Bottom Line: Three Bash aliases that help me deal with aliases.

As a *nix novice, I’ve enjoyed learning about aliases, which are little shortcuts you can write to make working in Terminal faster, easier, and more personalized. I’ll recommend Googling for more information, because there is more excellent-quality free information on *nix than you could ever hope for. However, I will say that it probably involves creating a file called .bash_profile in your home directory that will get read every time you log into a terminal, creating a file called .bash_aliases in the same directory, then adding something like this to .bash_profile:

# source bash aliases
if [ -f ~/.bash_aliases ]; then
source ~/.bash_aliases

The square brackets basically mean “a true/false condition is inside,” -f means “this file exists” (excellent overview of these types of operators here), and source basically means “read this file.” So .bash_profile gets read every time you log in, and in it you’re saying “and if .bash_aliases exists, read it, too.” Regarding the “source” thing, you’ll have to “source” a file after it is changed to make sure it is re-read with the changes you just made.

Then you can fill .bash_aliases with all kinds of handy shortcuts. One simple example could be something like alias n8home='cd ~'. This would be a silly alias, since it’s actually longer to write the alias than the command, but sometimes the commands are just hard to remember. For example, stat -f "%Mp%Lp %N" returns the permissions for a file or directory in numerical format. That’s hard to remember for me, so I use alias n8stat='stat -f "%Mp%Lp %N"', and I can just n8stat example_file.txt. I recommend adding in a #comment on the line above to remind you what the alias does (as I’ve done in the code “Add bash aliases” code block above).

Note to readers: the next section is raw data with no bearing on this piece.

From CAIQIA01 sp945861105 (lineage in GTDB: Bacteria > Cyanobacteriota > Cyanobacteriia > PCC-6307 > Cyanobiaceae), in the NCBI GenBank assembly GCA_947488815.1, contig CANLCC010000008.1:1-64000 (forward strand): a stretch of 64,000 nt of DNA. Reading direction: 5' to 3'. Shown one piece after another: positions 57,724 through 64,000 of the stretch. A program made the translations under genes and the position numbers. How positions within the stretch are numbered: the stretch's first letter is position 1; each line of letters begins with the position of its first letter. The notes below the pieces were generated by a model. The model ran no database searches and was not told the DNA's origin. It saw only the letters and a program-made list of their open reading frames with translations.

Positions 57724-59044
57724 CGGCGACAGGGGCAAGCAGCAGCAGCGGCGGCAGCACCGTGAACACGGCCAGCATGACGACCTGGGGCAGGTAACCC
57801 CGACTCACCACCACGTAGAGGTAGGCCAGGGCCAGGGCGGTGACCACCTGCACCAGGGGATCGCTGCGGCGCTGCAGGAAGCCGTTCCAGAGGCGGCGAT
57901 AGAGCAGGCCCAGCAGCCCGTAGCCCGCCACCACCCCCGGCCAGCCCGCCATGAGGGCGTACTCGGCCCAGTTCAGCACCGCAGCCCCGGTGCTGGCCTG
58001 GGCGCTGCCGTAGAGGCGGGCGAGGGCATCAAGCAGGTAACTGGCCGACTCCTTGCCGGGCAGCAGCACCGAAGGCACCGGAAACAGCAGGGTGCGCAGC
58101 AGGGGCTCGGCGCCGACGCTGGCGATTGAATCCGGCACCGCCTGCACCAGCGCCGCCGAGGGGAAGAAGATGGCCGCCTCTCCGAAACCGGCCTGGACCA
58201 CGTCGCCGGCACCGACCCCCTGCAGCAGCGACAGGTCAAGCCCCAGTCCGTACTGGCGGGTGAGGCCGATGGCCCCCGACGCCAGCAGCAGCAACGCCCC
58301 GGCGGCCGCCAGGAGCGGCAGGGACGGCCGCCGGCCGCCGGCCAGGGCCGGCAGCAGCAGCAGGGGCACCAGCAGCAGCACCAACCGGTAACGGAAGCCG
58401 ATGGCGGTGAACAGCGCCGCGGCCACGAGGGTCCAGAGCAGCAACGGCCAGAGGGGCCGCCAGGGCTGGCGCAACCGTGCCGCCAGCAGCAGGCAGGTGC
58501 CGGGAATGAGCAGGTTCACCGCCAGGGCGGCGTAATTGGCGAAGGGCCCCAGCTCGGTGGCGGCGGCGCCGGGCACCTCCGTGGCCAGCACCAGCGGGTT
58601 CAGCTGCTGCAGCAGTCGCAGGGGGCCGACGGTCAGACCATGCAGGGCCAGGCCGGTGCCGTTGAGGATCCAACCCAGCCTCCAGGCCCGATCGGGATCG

As a note, you can test an alias out or use it temporarily by entering it directly into the Terminal instead of putting it into a file, and it will not persist between Terminal sessions.

Okay, so on to my three favorites…

  • alias addalias='vim ~/.bash_aliases' :: This one does nothing but open my .bash_aliases file in my preferred editor (vim), yet I think it’s the one I use most.
  • alias sourceme="source ~/.bash_profile; source ~/.bash_aliases; source ~/.bashrc" :: Again, very simple. Just type “sourceme” and three of the files I’m often changing related to aliases are re-read, so their changes are reflected.
  • alias n8commands='cat ~/.bash_aliases | ack -o "(?<=^alias\s).*?(?=(=))"; cat ~/.bash_aliases | ack -o "^function\s.*?(?=(\s|{))";' :: This one is a bit longer. Basically, I have a bunch of aliases (and some functions in the same files), and sometimes I forget what I called them. I start most of them with “n8” to make sure I won’t mix them up with some important system command. Anyway, this alias reads the .bash_aliases file then uses ack to search it for my alias and function names and print them out as a list, to remind me what I called them.

Note in that last one, ack in Linux is named ack-grep, but just ack in OSX.